Listening to the BBC, I hear the suggestion that the over 70’s should be prepared to quarantine themselves for a month, especially if they have ‘underlying conditions’. This sounded like good advice until I remembered that I am over 70 and take enough medication every day to suggest that I probably have one of these ‘underlying conditions’. I am fit and healthy and take care of myself, so I would not readily lock myself in unless I were told that the risk from the virus was imminent or unless I could see real and troubling change going on around me.

Rationally, I understand that self isolation at that point might well be too late but, psychologically, I am reluctant to admit ‘defeat’ until the last possible moment. I don’t think I am alone in these thoughts either in Scotland or Italy, so what is it that might convince me that active prevention is necessary now, rather than waiting until I have arrived in the danger zone?

One thing I have noticed is that none of the many politicians or medical experts I have seen on TV, from the President down with the exceptions of the mayors of infected and closed towns, have been wearing masks, neither in their orations or in the shots of them moving around from place to place. The same goes for the presenters and guests on the numerous celebrity chat shows that fill the daytime schedules or the senior journalists and politicians who fill the evenings with their debates about what should be done about the infection.

Preventative measures are only present on TV in news coverage of infected areas and hospitals or in research institutes where the search is on for an antidote to Covid-19. This creates a sense of immunity which, subliminally at least, contradicts or undermines the message of the need for prevention. I would be more inclined to adopt a mask myself if, for example, Flavio Insinna, the presenter of my favourite quiz show L’Eredità, together with his pre-feminist ‘Professoresse’, guest competitors and the studio audience, if one is still allowed, were to appear wearing anti-viral masks.

Actions, it is said, speak louder than words and, if there is a need to increase preventative or containment measures to save lives in response to this particularly virulent virus, then those who are charged with leading us into the necessary behavioural changes will be most effective if they are seen to model the behaviour they want us to adopt. I will, at least, try to acquire an appropriate mask today and I will seriously consider wearing it if I am going to some public space. So, how about it Nicola. Will you become the first European leader to address the public wearing a mask to demonstrate that the virus does not distinguish between the rulers and the ruled and that we are all, without exception, truly in this together?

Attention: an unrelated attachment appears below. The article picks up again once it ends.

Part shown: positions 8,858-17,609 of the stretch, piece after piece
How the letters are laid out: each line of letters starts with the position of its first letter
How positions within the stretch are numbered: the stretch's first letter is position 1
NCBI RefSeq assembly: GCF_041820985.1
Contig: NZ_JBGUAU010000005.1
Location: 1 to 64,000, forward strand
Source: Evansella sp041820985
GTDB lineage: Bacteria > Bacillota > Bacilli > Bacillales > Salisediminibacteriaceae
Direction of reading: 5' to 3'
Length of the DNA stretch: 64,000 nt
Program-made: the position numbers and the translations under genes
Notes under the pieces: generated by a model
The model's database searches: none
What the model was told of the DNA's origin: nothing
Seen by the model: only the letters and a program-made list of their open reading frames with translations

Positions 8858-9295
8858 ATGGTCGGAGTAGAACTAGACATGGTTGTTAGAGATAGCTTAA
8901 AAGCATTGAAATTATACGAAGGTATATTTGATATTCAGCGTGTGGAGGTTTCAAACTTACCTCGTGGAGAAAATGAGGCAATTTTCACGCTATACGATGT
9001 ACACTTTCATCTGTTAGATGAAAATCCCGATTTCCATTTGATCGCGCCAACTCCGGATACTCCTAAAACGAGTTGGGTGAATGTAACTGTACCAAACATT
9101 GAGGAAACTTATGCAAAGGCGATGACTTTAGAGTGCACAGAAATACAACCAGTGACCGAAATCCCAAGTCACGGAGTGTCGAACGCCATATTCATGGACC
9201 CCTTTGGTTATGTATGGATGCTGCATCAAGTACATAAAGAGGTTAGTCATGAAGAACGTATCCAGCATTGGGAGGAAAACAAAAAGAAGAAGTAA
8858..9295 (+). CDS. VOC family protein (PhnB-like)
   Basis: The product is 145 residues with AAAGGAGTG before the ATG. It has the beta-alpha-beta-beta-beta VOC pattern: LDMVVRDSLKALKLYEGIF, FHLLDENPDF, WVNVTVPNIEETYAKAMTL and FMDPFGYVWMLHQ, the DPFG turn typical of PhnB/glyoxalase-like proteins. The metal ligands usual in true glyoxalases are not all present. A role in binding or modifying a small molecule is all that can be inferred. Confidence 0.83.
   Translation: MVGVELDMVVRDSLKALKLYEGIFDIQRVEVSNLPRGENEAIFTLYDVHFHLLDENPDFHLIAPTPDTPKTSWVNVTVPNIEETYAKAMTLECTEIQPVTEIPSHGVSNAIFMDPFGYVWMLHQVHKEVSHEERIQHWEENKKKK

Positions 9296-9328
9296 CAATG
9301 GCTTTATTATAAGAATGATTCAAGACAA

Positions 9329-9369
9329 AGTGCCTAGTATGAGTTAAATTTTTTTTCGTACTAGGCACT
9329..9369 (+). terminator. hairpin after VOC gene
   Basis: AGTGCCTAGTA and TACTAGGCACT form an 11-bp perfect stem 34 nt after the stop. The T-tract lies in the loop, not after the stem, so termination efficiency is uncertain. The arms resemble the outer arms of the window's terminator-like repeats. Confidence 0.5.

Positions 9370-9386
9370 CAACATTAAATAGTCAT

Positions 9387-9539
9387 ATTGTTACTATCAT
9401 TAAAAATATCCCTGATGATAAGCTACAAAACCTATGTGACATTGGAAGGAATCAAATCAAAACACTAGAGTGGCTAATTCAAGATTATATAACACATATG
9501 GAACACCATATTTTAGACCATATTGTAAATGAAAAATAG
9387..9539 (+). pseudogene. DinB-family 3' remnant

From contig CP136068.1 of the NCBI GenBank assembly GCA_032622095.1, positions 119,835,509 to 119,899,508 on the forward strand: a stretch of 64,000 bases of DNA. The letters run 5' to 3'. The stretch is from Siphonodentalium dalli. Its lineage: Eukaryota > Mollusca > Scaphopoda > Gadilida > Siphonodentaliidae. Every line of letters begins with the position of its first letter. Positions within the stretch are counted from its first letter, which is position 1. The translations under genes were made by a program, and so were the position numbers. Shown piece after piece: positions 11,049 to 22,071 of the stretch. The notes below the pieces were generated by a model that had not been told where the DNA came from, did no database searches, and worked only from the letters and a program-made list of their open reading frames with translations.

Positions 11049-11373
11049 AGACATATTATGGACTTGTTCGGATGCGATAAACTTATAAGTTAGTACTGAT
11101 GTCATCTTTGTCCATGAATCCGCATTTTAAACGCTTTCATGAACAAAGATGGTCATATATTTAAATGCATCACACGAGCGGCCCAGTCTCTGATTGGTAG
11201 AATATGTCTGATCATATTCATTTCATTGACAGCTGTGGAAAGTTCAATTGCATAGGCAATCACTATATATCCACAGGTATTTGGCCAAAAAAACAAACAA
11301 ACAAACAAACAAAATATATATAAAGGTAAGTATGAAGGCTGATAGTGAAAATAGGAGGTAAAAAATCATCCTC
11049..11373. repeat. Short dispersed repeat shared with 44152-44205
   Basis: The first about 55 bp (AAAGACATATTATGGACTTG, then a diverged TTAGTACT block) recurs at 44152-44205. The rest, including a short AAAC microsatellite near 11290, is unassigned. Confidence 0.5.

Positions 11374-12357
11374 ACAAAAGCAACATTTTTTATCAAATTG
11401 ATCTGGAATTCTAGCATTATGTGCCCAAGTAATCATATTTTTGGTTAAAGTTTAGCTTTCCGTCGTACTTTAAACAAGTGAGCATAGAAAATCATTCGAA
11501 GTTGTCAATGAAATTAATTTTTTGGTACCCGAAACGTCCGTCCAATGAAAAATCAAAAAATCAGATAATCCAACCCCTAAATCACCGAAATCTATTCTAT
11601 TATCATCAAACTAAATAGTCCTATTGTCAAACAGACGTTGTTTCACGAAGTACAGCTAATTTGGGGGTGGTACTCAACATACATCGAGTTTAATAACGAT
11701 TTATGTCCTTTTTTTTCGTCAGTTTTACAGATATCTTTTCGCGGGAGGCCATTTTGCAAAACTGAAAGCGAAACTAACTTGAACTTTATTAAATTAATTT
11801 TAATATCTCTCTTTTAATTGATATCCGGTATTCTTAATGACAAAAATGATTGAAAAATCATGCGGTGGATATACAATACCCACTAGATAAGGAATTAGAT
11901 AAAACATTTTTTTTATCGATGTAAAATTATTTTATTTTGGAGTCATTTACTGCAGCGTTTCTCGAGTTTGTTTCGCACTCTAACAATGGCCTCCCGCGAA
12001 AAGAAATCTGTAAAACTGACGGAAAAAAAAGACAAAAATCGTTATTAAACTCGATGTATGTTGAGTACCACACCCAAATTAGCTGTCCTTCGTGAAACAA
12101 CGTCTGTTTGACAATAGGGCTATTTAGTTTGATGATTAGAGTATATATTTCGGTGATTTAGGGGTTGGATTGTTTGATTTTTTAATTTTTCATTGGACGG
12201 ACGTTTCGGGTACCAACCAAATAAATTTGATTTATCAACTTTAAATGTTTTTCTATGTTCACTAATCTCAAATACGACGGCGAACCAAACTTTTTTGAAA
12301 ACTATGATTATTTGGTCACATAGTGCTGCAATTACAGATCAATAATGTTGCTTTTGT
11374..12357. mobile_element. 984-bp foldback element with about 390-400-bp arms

Comments (5)

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  1. Alan says:

    For the answer to the question posed in the title, read the Report of the WHO-China Joint Mission on Coronavirus Disease 2019 (COVID-19):

    “Much of the global community is not yet ready, in mindset and materially, to implement the measures that have been employed to contain COVID-19 in China. These are the only measures that are currently proven to interrupt or minimize transmission chains in humans. Fundamental to these measures is extremely proactive surveillance to immediately detect cases, very rapid diagnosis and immediate case isolation, rigorous tracking and quarantine of close contacts, and an exceptionally high degree of population understanding and acceptance of these measures.

    Achieving the high quality of implementation needed to be successful with such measures requires an unusual and unprecedented speed of decision-making by top leaders, operational thoroughness by public health systems, and engagement of society. Given the damage that can be caused by uncontrolled, community-level transmission of this virus, such an approach is warranted to save lives and to gain the weeks and months needed for the testing of therapeutics and vaccine development. Furthermore, as the majority of new cases outside of China are currently occurring in high and middle-income countries, a rigorous commitment to slowing transmission in such settings with non-pharmaceutical measures is vital to achieving a second line of defense to protect low income countries that have weaker health systems and coping capacities.”